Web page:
European scientists are currently trying to collect enough antimatter to determine if the elusive substance reacts to gravity in the opposite way that normal matter does—by “falling up” instead of down.
Anti-gravity has long been a staple of science fiction as a future technological means for propelling spacecraft away from massive objects like planets and stars? But does it really exist in nature?
Scientists working on the Antihydrogen Laser Physics Apparatus (Alpha) experiment at CERN‘s Large Hadron Collider (LHC) in Switzerland aim to find out, according to reports. They theorize that antimatter, made up of antiparticles which possess an opposite electrical charge and quantum spin to normal particles, could also be repelled by ordinary matter instead of being attracted to it.
Writing in the latest issue of Nature Communications, the Alpha experiment scientists from the LHCb team note that “there are many indirect indications that no such differences exist” in how matter and antimatter interacts with gravity. But they also suggest that the new wealth of data the experiment has collected on antihydrogen particles is worth looking through to check if anti-gravity does exist, while proposing a way to do that.
“[T]here have been no direct, free-fall style, experimental tests of gravity on antimatter. Here we describe a novel direct test methodology; we search for a propensity for antihydrogen atoms to fall downward when released from the Alpha antihydrogen trap. In the absence of systematic errors, we can reject ratios of the gravitational to inertial mass of antihydrogen >75 at a statistical significance level of 5 percent; worst-case systematic errors increase the minimum rejection ratio to 110. A similar search places somewhat tighter bounds on a negative gravitational mass, that is, on antigravity. This methodology, coupled with ongoing experimental improvements, should allow us to bound the ratio within the more interesting near equivalence regime,” the researchers write.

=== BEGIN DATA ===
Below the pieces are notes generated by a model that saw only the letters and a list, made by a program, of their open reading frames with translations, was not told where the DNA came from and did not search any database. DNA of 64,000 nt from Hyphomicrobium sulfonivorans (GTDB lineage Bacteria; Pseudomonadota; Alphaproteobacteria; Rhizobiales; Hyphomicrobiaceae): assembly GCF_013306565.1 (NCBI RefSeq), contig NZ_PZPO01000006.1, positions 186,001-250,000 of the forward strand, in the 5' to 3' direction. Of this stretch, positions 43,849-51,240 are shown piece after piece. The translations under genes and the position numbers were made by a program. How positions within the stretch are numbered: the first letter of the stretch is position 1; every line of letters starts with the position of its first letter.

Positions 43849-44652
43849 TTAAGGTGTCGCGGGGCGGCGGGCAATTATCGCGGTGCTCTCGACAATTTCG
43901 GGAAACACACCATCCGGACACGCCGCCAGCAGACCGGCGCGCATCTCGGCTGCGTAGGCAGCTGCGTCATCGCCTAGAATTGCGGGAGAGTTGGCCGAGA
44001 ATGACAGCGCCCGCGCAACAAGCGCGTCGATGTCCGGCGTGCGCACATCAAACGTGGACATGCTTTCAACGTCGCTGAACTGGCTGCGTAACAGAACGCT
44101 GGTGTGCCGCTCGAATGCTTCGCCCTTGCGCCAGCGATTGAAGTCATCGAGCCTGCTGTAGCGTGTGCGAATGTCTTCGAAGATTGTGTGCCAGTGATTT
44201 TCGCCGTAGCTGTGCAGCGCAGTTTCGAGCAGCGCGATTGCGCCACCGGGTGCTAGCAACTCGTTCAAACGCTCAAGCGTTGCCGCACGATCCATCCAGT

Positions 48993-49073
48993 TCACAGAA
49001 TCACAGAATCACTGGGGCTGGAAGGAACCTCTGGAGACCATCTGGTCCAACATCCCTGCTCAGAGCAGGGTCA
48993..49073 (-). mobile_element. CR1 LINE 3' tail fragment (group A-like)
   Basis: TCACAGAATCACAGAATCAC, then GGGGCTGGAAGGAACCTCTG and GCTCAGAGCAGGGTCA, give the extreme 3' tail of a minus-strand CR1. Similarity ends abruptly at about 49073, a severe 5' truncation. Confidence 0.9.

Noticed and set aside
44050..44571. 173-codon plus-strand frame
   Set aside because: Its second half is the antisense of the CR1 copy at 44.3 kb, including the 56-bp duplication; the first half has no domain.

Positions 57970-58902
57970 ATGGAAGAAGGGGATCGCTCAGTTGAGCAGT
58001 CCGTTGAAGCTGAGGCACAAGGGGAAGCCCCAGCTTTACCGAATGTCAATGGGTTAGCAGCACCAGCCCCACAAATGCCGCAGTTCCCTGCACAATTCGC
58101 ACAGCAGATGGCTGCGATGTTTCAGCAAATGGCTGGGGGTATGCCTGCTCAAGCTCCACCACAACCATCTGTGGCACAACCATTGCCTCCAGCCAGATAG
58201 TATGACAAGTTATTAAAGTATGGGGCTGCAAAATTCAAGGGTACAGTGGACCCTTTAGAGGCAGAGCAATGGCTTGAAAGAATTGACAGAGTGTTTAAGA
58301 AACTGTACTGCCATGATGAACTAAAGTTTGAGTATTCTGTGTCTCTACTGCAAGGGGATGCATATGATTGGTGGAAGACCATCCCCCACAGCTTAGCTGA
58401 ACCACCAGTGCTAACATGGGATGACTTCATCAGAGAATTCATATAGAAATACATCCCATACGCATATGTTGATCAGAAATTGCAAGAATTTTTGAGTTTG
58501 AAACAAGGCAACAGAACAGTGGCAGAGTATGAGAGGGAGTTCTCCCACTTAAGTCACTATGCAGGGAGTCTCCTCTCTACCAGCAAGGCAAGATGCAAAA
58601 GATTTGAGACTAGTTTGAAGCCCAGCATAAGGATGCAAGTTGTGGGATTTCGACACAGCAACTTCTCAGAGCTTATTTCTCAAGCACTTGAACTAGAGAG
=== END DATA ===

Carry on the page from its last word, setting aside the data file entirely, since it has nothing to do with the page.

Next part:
The LHCb research team is now prying into other mysteries of antimatter such as the rates at which exotic particles decay into either matter or antimatter, according to BBC News. Scientists last week were able to determine “a slight difference in the decay of particles called Bs mesons,” BBC News reported.
But one big hurdle in this research is that producing antiparticles is difficult—and keeping them around for any length of time is even tougher.
The universe contains plenty of normal matter but just trace amounts of antimatter. When normal particles and antiparticles collide they destroy each other in a process called annihilation, creating high-energy photons, or in some experimental instances, new exotic particles.
But in recent years, researchers working on CERN’s Alpha experiment have been able to trap and maintain antihydrogen atoms for as long as 15 minutes. That’s given them much more time to study these antiparticles, BBC News noted. Now CERN scientists are looking through data collected from 434 antihydrogen atoms they’ve trapped in the past few years “with the anti-gravity question in mind.”
“In the course of all the experiments, we release [the antihydrogen atoms] and look for their annihilation. We’ve gone through those data to see if we can see any influence of gravity on the positions at which they annihilate—looking for atoms to fall for the short amount of time they exist before they hit the wall,” Jeffrey Hangst, a spokesperson for the Alpha experiment, told BBC News.
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